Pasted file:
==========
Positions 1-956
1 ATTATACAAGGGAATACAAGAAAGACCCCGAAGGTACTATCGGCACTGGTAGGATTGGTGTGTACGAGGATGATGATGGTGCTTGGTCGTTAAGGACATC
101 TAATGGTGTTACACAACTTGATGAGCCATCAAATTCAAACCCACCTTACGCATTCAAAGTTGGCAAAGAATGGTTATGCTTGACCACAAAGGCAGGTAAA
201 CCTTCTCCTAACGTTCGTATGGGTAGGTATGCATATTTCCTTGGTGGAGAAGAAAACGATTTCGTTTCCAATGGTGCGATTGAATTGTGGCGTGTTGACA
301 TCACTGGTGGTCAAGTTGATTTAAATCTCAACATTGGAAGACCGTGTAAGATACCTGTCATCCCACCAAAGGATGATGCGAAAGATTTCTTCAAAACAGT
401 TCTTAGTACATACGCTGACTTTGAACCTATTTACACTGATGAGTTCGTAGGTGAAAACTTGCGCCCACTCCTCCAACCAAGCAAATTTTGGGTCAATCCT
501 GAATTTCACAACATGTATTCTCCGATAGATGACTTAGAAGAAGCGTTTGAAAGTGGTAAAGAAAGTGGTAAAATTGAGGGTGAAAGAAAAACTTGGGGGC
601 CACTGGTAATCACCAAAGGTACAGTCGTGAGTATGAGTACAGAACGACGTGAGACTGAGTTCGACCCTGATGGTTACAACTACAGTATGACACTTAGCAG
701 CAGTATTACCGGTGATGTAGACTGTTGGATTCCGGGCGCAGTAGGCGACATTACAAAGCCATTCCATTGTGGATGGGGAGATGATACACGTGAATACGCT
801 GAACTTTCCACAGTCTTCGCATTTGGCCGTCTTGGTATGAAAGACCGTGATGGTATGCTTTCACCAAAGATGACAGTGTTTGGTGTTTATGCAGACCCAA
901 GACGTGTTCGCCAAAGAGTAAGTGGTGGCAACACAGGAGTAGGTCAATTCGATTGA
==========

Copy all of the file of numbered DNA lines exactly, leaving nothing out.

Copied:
Positions 1-956
1 ATTATACAAGGGAATACAAGAAAGACCCCGAAGGTACTATCGGCACTGGTAGGATTGGTGTGTACGAGGATGATGATGGTGCTTGGTCGTTAAGGACATC
101 TAATGGTGTTACACAACTTGATGAGCCATCAAATTCAAACCCACCTTACGCATTCAAAGTTGGCAAAGAATGGTTATGCTTGACCACAAAGGCAGGTAAA
201 CCTTCTCCTAACGTTCGTATGGGTAGGTATGCATATTTCCTTGGTGGAGAAGAAAACGATTTCGTTTCCAATGGTGCGATTGAATTGTGGCGTGTTGACA
301 TCACTGGTGGTCAAGTTGATTTAAATCTCAACATTGGAAGACCGTGTAAGATACCTGTCATCCCACCAAAGGATGATGCGAAAGATTTCTTCAAAACAGT
401 TCTTAGTACATACGCTGACTTTGAACCTATTTACACTGATGAGTTCGTAGGTGAAAACTTGCGCCCACTCCTCCAACCAAGCAAATTTTGGGTCAATCCT
501 GAATTTCACAACATGTATTCTCCGATAGATGACTTAGAAGAAGCGTTTGAAAGTGGTAAAGAAAGTGGTAAAATTGAGGGTGAAAGAAAAACTTGGGGGC
601 CACTGGTAATCACCAAAGGTACAGTCGTGAGTATGAGTACAGAACGACGTGAGACTGAGTTCGACCCTGATGGTTACAACTACAGTATGACACTTAGCAG
701 CAGTATTACCGGTGATGTAGACTGTTGGATTCCGGGCGCAGTAGGCGACATTACAAAGCCATTCCATTGTGGATGGGGAGATGATACACGTGAATACGCT
801 GAACTTTCCACAGTCTTCGCATTTGGCCGTCTTGGTATGAAAGACCGTGATGGTATGCTTTCACCAAAGATGACAGTGTTTGGTGTTTATGCAGACCCAA
901 GACGTGTTCGCCAAAGAGTAAGTGGTGGCAACACAGGAGTAGGTCAATTCGATTGA